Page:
By the mid-13th century Taunton had 2 fairs. In the Middle Ages fairs were like markets but were held only once a year for a period of several days. Taunton fairs would attract buyers and sellers from all over Southwest England. The fact that Taunton had 2 fairs indicates it was a busy place.

As well as the priory there was a leper hospital at Taunton where Hamilton Road stands today. Southwest of the town were the vivaria or fishponds belonging to the lord of the manor, the Bishop. The vivaria were on the site of Vivary Park.

In the Middle Ages Taunton was a prosperous wool town and from the end of the 13th century it sent 2 MPs to Parliament. Taunton continued to flourish in the 14th century and 15th century and the tower of the church of St Mary Magdalene was built in the years 1488-1514.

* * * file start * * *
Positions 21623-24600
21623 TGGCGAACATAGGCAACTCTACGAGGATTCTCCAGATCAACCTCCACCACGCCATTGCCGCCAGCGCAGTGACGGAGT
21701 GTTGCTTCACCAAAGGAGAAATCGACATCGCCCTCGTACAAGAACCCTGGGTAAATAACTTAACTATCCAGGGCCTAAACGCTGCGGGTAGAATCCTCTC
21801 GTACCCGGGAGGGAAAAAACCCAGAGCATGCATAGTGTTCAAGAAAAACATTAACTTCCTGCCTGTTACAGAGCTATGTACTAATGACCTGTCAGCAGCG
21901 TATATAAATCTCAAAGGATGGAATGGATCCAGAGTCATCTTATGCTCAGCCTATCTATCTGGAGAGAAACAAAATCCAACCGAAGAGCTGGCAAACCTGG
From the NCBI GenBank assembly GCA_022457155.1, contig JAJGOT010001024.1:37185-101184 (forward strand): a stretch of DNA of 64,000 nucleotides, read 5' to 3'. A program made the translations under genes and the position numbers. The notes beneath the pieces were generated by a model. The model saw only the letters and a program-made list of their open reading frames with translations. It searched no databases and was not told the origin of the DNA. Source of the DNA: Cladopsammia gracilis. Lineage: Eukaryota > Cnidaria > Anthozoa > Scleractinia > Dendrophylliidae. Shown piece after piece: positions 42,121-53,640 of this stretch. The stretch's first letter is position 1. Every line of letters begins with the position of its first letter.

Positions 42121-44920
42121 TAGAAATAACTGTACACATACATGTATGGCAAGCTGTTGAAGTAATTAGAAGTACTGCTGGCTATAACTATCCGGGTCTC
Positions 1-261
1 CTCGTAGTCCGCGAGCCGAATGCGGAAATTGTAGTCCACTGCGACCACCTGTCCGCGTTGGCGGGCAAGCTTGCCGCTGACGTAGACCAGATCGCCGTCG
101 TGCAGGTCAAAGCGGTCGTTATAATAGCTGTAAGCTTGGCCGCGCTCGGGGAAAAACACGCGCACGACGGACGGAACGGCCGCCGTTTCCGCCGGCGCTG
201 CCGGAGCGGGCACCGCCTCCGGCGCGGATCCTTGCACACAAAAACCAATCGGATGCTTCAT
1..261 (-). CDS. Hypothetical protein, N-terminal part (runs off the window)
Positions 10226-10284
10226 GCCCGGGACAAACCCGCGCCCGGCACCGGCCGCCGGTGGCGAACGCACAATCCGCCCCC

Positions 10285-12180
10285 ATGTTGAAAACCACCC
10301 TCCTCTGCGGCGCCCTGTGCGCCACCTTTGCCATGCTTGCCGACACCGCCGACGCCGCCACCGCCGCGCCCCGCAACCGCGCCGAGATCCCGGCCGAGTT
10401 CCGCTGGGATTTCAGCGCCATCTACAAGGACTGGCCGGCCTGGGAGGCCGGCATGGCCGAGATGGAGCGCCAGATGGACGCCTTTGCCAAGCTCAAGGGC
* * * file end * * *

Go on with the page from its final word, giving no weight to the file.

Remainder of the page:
However in 1497 a man named Perkin Warbeck attempted to overthrow Henry VII and make himself king. His men occupied Taunton Castle but they fled when a royal army approached.

TAUNTON IN THE 16th CENTURY AND 17th CENTURY

In the 16th and 17th centuries Taunton still relied on the wool industry which continued to flourish. In 1522 a grammar school was founded in Taunton. However in 1539 Henry VIII closed Taunton priory. Meanwhile the power of the Lord of the manor, the Bishop of Winchester gradually declined.

Then in 1627 Taunton was given a new charter. For the first time it was given a corporation and a mayor and it was made independent of the bishop.